On the Eurostar, heading back to Brussels, I opened today’s Economist magazine and learned from an editorial that there will henceforth be a weekly section in the magazine devoted to China, just as there is one devoted to the US and one to Europe. It is, says the editorial ‘the first time since we began our detailed coverage of the United States in 1942 that we have singled out a country in this way.’ The principal reason, the editorial continues, is that ‘China is now an economic superpower and is fast becoming a military force capable of unsettling America. But our interest in China lies also in its politics: it is governed by a system that is out of step with global norms. In ways that were never true of post-war Japan and may never be true of India, China will both fascinate and agitate the rest of the world for a long time to come.’ At least as far as the Economist is concerned,the future we have been hearing so much about has arrived.
This afternoon and evening I made a quick in-and-out to London, to the London School of Economics, to give the opening lecture for Michaelmas term in a seminar series, The EU in Practice, organised at the European Institute and designed to allow practitioners to give insights about developments in their particular part of the EU’s universe. My talk and the ensuing discussion was about the concept of participatory democracy and the way its popularity seems to have ebbed and flowed. Was the concept, as it was developed during the Convention on the Future of Europe and consolidated in the various versions of the Treaty that followed, prescriptive or descriptive? Was it a luxury item in the good times or an essential item in the not-so-good times? Naturally, I also spoke about my own institution’s role in that context. The talk was followed by an excellent sixty minutes of questions and answers. In the picture I am flanked by the seminar’s organisers, Maurice Fraser, Senior Fellow in European Politics, and Anthony Teasdale, Visiting Senior Fellow.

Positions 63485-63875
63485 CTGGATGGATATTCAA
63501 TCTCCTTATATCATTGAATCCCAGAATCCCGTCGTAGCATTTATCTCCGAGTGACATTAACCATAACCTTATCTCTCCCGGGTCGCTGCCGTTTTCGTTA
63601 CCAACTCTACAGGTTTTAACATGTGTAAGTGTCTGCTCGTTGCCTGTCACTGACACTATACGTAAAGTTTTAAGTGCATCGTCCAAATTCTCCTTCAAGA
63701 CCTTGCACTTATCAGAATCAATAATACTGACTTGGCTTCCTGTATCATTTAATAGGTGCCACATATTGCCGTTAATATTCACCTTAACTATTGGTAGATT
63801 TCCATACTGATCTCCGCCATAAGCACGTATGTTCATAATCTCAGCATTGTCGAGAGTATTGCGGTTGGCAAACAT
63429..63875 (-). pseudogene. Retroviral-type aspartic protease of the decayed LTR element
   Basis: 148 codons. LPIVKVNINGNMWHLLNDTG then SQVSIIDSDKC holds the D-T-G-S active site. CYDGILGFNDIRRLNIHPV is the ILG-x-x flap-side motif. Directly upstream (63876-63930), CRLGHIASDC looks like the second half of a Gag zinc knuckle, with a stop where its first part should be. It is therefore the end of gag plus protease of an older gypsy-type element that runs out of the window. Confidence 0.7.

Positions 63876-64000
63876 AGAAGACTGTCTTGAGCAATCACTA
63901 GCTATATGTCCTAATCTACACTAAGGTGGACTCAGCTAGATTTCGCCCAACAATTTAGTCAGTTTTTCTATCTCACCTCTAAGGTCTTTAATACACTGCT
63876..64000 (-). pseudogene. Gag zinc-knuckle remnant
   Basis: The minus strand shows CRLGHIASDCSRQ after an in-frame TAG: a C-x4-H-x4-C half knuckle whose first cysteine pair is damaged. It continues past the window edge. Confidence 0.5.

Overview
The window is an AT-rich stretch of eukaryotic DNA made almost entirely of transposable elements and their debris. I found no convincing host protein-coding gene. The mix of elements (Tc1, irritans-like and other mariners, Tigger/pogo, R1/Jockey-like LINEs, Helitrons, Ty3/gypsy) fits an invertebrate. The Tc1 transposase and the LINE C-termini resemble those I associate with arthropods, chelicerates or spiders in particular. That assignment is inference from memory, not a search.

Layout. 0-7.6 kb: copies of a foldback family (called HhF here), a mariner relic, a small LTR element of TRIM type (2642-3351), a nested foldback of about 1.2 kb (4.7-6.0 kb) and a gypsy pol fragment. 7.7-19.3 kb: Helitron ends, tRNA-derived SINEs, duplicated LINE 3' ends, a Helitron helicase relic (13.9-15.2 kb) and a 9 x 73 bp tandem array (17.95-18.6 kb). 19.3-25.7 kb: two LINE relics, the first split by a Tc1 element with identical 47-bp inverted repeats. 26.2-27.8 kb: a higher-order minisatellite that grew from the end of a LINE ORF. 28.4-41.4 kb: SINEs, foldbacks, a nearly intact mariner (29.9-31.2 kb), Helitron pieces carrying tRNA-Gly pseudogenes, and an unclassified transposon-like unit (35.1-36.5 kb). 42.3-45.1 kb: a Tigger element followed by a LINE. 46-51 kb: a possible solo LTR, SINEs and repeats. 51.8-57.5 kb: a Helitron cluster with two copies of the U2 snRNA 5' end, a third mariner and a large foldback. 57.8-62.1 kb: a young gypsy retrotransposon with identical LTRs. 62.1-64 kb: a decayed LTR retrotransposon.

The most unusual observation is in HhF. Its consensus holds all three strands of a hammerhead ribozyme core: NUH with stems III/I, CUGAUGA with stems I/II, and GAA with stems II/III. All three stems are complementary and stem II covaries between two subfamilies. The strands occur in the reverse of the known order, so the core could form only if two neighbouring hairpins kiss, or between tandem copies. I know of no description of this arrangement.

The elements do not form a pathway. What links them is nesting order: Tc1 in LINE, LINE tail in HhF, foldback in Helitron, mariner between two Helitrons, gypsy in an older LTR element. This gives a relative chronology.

To La Monnaie this evening to see and hear Richard Strauss’s revolutionary Salome. Unfortunately, Scott Hendricks, whom we had seen and admired at la Monnaie two years ago in his brilliant interpretation of Macbeth, was ill but nevertheless bravely mimed his portrayal of Jochanaan. Martin Zehetgruber’s mise en scène places the action in a Beirut-like modern Middle East bunker, with bullet-riddled walls and repair work still under way. Twitchily nervous body guards stalk the perimeter whilst their masters meet and eat (though I do wish there could be a moratorium on the use of sunglasses and machine guns in modern interpretations of operas) at a banquet table configured to echo the last supper. The director, Guy Joosten, brings three innovations to the production. First, the playing of a stolen home-made DVD leads us to understand that Herod’s infatuation with his step-daughter extended back to her childhood and that child abuse (hinted at again by a throwaway visual reference to Kubrik’s Lolita) may both explain Salome’s decline into madness and why, despite all his misgivings, Herod is prepared to give her Jochanaan’s head. Second, following a desperate struggle, Narraboth seems to be shot by Salome, rather than by his own hand (suicide is a diplomatic cover), thus pre-announcing her precipitous descent into murderous madness. Third (though maybe I am wrong on this – I have Aubrey Beardsley’s depiction in mind), Salome is portrayed not as a dark-haired, sultry temptress but as a blonde-haired, faintly scatty teaser (sung excellently by Nicola Beller Carbone this evening). There is, quite deliberately, little sensuality in this production (the DVD replaces the dance of the seven veils, for example). Rather, grubbiness and growing madness replace morals. The famous music (conducted by Carlo Rizzi) washes back and forth like a silk screen brush and Hendricks’s Jochanaan looms like a rock onto which all ships are driven.